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In our working group we had a discussion on using git tags in our projects. Some people argumented pro tags and some argumented against using tags. The crux is that we are talking about Magento projects which aren't really using version numbers, hence the tags only consist of 20140624 date references.

The pro side was that it is easier to revert to a tag than a normal commit hash and it is part of gitflow, the contra side was that it only creates overhead.

What do you think on using git tags only for reverting history?

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  • Why are you frequently reverting? (it sounds like you might mean resetting not reverting; in that case, why are you frequently resetting to previous commits?)
    – user253751
    Jun 26, 2014 at 10:56

1 Answer 1

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My place uses tags for releases and hotfixes, where hotfixes are a letter subset of the current release. Ie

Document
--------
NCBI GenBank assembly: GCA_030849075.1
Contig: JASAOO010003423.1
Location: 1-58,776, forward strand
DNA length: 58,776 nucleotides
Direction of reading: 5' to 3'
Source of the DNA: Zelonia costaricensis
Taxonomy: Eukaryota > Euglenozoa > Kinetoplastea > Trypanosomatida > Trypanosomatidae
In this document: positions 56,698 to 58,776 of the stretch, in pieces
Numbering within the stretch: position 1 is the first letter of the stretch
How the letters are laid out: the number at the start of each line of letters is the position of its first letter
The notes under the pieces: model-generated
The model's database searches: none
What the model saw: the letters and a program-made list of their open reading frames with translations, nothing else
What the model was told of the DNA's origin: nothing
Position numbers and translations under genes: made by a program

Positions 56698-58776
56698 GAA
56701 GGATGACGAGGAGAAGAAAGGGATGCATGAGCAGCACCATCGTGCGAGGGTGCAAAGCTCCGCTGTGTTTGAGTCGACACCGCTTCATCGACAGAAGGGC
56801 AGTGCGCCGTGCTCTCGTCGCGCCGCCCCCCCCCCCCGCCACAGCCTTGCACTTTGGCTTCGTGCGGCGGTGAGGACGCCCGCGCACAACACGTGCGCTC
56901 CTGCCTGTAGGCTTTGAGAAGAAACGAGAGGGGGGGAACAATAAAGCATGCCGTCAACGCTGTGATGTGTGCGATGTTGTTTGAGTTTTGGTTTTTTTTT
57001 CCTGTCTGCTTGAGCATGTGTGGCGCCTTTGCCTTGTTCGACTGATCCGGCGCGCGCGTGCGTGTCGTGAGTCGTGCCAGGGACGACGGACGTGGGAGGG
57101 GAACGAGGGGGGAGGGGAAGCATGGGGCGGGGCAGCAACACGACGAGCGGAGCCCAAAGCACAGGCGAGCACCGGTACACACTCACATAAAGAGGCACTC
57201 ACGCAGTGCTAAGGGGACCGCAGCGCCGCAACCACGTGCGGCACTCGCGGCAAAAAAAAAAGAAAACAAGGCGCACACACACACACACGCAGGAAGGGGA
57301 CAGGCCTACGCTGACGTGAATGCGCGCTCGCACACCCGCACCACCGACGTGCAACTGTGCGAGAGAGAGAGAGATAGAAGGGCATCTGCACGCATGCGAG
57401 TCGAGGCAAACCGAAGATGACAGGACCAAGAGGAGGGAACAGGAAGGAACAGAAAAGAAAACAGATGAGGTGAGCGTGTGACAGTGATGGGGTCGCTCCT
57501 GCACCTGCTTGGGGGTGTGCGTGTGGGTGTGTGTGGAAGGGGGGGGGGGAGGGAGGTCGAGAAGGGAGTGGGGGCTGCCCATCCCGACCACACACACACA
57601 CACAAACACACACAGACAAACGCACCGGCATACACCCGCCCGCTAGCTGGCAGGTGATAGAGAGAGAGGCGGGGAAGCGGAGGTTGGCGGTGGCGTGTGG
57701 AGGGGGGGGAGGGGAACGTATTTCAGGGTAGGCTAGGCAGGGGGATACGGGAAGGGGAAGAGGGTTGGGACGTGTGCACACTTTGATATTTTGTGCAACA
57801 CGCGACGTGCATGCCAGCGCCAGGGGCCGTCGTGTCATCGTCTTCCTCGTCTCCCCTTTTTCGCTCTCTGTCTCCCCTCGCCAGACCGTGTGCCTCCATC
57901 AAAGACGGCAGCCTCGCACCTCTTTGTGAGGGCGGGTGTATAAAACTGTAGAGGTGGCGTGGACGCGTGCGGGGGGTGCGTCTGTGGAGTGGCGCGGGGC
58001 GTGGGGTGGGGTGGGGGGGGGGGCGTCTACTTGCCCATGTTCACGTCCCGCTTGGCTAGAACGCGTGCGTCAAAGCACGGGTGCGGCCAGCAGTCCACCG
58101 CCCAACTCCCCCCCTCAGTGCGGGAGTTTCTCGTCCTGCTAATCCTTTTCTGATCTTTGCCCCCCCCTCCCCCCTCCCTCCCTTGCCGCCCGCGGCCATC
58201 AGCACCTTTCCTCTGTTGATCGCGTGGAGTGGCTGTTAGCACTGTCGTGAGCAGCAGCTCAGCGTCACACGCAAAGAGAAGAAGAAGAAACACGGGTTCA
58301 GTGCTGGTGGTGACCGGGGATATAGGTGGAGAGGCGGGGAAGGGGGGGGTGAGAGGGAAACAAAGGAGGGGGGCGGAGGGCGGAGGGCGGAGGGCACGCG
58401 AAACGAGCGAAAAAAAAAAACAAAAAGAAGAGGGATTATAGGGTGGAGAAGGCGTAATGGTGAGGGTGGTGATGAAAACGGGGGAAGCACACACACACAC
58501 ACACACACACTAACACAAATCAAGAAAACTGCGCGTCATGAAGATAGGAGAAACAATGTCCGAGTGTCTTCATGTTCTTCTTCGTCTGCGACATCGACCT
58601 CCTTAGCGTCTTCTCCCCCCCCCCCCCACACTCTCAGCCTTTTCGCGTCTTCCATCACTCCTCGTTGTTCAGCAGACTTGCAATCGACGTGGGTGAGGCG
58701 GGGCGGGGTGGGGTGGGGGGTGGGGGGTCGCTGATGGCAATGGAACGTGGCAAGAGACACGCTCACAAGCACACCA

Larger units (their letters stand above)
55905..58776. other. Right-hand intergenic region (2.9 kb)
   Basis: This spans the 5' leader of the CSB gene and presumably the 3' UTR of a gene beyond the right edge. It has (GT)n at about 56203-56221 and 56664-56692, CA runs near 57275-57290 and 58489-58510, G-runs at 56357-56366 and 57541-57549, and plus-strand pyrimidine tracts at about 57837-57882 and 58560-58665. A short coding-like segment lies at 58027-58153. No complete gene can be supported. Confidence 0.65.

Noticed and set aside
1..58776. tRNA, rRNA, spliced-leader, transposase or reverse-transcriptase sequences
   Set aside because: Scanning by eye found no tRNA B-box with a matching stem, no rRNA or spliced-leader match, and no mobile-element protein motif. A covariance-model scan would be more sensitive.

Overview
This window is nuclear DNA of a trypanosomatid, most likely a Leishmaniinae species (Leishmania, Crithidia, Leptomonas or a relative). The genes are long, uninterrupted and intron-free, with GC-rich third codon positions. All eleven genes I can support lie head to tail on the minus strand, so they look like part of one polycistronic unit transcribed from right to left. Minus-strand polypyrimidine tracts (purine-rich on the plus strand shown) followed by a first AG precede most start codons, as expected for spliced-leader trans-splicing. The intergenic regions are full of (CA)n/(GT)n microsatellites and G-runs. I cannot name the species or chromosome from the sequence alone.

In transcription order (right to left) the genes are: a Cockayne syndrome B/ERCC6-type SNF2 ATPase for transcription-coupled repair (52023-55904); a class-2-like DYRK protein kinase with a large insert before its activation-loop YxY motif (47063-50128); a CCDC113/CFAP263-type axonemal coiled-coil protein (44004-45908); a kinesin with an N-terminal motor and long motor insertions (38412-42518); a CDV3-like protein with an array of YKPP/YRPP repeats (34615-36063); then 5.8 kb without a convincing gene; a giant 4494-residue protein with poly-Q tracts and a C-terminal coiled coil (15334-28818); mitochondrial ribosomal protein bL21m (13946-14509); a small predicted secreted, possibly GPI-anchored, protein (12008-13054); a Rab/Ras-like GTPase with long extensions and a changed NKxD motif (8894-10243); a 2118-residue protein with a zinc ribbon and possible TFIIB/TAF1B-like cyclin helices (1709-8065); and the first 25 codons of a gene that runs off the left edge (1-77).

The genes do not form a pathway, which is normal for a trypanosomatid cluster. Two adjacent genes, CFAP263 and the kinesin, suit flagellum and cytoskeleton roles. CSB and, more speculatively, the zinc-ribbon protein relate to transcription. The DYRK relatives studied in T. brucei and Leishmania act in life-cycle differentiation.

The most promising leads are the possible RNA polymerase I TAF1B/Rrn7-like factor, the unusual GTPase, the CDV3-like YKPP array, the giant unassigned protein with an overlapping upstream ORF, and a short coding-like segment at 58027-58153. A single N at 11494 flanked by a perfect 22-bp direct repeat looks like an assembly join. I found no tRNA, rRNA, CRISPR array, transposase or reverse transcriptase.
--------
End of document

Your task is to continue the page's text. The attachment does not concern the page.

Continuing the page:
release/1.0.1
hotfix/1.0.1a
hotfix/1.0.1b

release/1.0.2

and so on. It helps keep merge points grouped together by a common value so you can be sure what was put in where. Certainly, it creates overhead because you're reverting multiple commits, but wouldn't that happen anyway?

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  • Just out of interest, isn't the merge point of each release branch into the master the same? We aren't using versioning, so the date seems as confusing as the merge commit.
    – Schwierig
    Jun 26, 2014 at 10:35
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    No, because the master branch is not static; it has merge activity occurring at various intervals. So the merge point of each release branch into master is not the same. The benefit of versioning release and hotfixes is to be able to group a set of features or fixes with a specific tag, so you know that Z is a newer version than X and is much clearer than using dates
    – Jason
    Jun 26, 2014 at 10:46
  • Thanks for your opinion, that actually sounds reasonable. I will wait and see if there is someone with another opinion. If not I will accept your answer tomorrow ;)
    – Schwierig
    Jun 26, 2014 at 11:03

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